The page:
Because changing a CAS requires an entirely different way of engaging, we must develop new skills and new ways of perceiving in order to manage the losses we will not be able to avoid and to frame our future actions more strategically. These new skills are not mechanical procedures or recipes. They require ongoing engagement with the CAS and flexibility of response. These two dimensions of our CAS change strategy are the very things we have spent millennia trying to eliminate from our change plans, and our work to increase engagement and flexibility result from the rejection of the “system as machine” mentality.
This is not in any way a moralistic judgment. Unintended consequences don’t occur because there is some personal moral sanction being made by the universe that your actions are bad. Every time we create a short-term advantage for ourselves, we create an unintended and largely unperceived consequence somewhere down the tunnel of the future elsewhere in the CAS.
Humans are evolutionarily favored in devising and using short-term tactics to secure some immediate good. Before states were a reality (say, 7,000 years ago), this worked well for us generally. There was enough room in the world for our waste or mistakes to be recycled as we migrated elsewhere. The world would be “fixed” before we came back to the place we started, as it were. Now, over time, someone will eventually pay for our short-term thinking. Unintended consequences are triggered by all our efforts to stay ahead of the results of our current decisions. And, everyone else is doing the same thing. So, we or our descendants all eventually get burned by the distant actions of someone else. Our tweaks just make things worse over time.
The following posts will focus on one aspect of engaging CAS or another. The image in this slide is itself an engaging way to think about CAS.
Twice and thrice over, as they say, good is it to repeat and review what is good. -Plato
Even if we remember the past, odds are good we’ll still repeat it.
–Guy Gavriel Kay
Reminiscence and self-parody are part of remaining true to oneself. -John Updike
After a half-century of progress in the advocacy by our community for the support we need to live lives of choice and freedom, our work is stalled. Many forces (together called the #reaction) in the larger society are contributing to this struggle. Changing any one of them will not alter the momentum of this steadily expanding global backlash. Recently, the effort to stop and reverse the progress the disability community has achieved has become increasingly public and has spread to every part of the political and support systems upon which we depend for the quality of our lives and the freedom to make our own choices about how we will live those lives.
The disability community has gradually become a part of the general response of many communities to the current reality, popularly know as the #resistance.
The resistance seeks to restore the momentum of change in the direction it had previously. However, the trouble with resistance is that the past can’t be restored to what it was so that progress can continue as it would have if the forces of reaction hadn’t fought against progress. As necessary as resistance is, it is not enough. Resistance can’t “correct” the complex adaptive system that is our society. Resistance can undermine the momentum of the reaction, but it can’t create a new basis for progress by itself.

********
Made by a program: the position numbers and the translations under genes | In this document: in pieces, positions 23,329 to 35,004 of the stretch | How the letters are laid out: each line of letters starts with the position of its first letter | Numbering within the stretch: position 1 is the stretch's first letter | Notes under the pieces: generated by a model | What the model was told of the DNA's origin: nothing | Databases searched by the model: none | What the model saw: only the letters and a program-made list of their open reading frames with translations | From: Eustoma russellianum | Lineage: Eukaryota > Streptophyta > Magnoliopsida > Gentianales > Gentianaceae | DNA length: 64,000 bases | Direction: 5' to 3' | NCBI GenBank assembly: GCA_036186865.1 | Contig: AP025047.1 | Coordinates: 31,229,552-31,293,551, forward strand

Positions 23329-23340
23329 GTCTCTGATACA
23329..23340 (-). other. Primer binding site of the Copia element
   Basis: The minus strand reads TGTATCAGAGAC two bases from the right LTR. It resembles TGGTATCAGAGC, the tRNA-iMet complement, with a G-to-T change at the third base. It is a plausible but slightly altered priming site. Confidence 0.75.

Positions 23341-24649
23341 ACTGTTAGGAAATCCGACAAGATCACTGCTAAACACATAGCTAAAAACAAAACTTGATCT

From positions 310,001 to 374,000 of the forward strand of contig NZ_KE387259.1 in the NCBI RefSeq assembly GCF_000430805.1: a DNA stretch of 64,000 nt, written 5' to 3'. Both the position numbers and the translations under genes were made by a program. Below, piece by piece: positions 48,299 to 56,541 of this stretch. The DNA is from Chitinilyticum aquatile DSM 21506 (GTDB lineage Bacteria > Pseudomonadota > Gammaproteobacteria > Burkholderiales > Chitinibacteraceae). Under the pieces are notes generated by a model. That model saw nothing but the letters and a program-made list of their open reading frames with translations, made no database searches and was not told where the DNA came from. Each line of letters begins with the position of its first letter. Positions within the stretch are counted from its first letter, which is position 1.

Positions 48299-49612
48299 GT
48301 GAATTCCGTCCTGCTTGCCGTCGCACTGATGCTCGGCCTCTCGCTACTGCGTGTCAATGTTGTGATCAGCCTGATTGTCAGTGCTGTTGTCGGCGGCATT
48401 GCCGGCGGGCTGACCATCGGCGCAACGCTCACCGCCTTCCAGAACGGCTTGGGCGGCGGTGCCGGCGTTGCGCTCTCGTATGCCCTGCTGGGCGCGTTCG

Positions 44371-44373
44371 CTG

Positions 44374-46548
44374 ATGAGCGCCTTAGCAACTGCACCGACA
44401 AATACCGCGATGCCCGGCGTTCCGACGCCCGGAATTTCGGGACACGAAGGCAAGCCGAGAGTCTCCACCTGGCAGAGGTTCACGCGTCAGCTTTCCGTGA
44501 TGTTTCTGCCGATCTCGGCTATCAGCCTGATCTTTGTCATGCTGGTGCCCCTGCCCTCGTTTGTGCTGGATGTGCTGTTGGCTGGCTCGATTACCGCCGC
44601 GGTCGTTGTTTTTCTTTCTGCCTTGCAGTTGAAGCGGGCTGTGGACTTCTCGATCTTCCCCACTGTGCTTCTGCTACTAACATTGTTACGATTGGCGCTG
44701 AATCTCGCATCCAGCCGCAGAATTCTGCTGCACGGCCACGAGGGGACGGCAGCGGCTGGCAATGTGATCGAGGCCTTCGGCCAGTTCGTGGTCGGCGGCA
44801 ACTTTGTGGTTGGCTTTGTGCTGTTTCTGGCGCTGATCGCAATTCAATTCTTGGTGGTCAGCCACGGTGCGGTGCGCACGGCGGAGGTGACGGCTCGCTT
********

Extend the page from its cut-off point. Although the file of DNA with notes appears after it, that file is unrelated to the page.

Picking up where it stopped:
While resistance can slow and disrupt the reaction, resistance is meaningless unless we have a strategy which we can use for a counterstroke when the reaction is sufficiently weak. Without that strategy, the result of resistance will be less capable (if less damaging) society, at least as far as our freedom and choice are concerned.
The counterstroke of the disability community must have two phases:
We must support the resistance to weaken the reaction because doing so is a tactical necessity for keeping us living our lives.
We must begin to build our counterstroke, a response that will reduce our dependence on the social system for those supports we need to survive.
This double-sided approach is FutureStrategy. If we embrace it, we will need to simultaneously try to extract as much support as we can from the society through the resistance, and we will begin to build our own supports, separate from the system and emerging from our local community, based on the system realities we face in each moment of this rapidly, and complexly evolving society.
The image in the slide is the original attractor model that Lorenz used in his discovery of the volatility of weather. I suggest you view it as a metaphor for the two-pronged strategy described here.
If our disability community is to build and implement a sustainable strategy that preserves our lives and our freedom, we will need to build our skills to support the implementation of that FutureStrategy. These posts will outline some tools we could use to accomplish that.
The big picture is emphasized below because there is no simple relationship between a tool and the problem you are trying to solve when you are trying to change a complex adaptive system.
First, I’ll recapitulate a summary of FutureStrategy described in the previous blog posts. Then, I’ll provide a crash course on how changing Complex Adaptive Systems is different from our standard ways of changing complicated and mechanical systems. Finally, I’ll pass on things I and other people have learned about the larger world of effective advocacy.
The resistance tools below will be drawn from three large scale categories:
Advocacy as an arena of the system change effort.
Organizing for change in and through the disability community.
Managing the Ecosystem of Targets in which our community will work for change. It is this ecosystem in which we must focus our strategy.